Q: That’s so neat. Have you thought about meeting the other families in person? 

Allie: We’ve had a few zoom experiences with them. In a few weeks, we’re actually going to the East Coast to meet up with several of the other families.  

It's going to be just me and my oldest, who is 11, and he was ambivalent at first. He got really excited about the trip when it first came up but then got nervous and kind of lukewarm about going. It’s a new experience for all of us.  


Q: At what point did you bring up the community with your kids? 

Allie: From the get-go - it’s part of who they are. "Donor conceived” is a topic that our 11-year-old has been comfortable with since they were little, and one that our 3-year-old is now starting to understand. They’ve had increasing degrees of interest over time but have never been extremely intrigued by the concept. 


Q: How are you handling this whole thing?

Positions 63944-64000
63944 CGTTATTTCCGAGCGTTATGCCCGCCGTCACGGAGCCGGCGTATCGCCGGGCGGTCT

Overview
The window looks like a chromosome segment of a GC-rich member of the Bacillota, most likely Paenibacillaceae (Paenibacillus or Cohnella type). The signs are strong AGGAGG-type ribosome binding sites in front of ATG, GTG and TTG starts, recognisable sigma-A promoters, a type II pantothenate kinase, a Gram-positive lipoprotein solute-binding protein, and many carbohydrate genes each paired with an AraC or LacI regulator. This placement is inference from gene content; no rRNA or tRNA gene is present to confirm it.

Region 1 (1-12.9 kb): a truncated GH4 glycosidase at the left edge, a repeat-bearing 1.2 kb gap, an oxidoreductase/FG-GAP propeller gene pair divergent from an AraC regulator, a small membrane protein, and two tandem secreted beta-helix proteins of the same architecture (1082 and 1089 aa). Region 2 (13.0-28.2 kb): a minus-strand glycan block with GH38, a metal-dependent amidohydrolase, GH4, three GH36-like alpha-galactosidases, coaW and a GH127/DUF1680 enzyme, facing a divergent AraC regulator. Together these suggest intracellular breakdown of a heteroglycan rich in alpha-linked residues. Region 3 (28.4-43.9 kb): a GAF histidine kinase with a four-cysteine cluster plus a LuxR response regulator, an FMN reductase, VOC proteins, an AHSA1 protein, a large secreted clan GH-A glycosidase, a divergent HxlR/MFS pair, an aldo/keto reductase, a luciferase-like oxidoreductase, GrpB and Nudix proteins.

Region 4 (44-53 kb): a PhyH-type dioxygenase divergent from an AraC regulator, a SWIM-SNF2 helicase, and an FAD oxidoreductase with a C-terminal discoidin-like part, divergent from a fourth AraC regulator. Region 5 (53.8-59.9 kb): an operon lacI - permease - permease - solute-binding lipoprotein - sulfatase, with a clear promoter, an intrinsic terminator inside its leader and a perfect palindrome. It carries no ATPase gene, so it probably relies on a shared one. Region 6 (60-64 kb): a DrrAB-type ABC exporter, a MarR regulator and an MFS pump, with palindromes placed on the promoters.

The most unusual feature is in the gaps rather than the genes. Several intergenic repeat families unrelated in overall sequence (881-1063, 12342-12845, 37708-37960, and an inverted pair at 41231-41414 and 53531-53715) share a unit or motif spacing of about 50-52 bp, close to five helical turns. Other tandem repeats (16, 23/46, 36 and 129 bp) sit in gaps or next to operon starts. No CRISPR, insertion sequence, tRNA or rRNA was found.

Allie: I hope I get along with the other parents. It’s a mix of queer and heterosexual couples and single moms by choice. I do wish that my wife and younger son were joining us, but it just didn’t work out this time. We will probably wait a few years until he is older.  

My kids have a lot of pride in their family - It’s been fun to see how much they embrace it. They are always correcting people when they incorrectly refer to me as Mommy or Lisa as Mama (I’m Mama and Lisa is Mommy), which is awesome. They have such a sophisticated understanding of gender and identity, which a lot of kids of this new generation have, and it’s so cool to see. The kids have a lot to teach us all. 


Q: What are you doing for pride month? 

Allie: We are going to be out of town for most of June on our annual summer trip to visit friends on a lake house in Georgia. Oddly, San Diego, where we live, celebrates Pride in July so we actually won’t have to miss it. 


Q: Do you have any resources for other LGBTQIA+ families?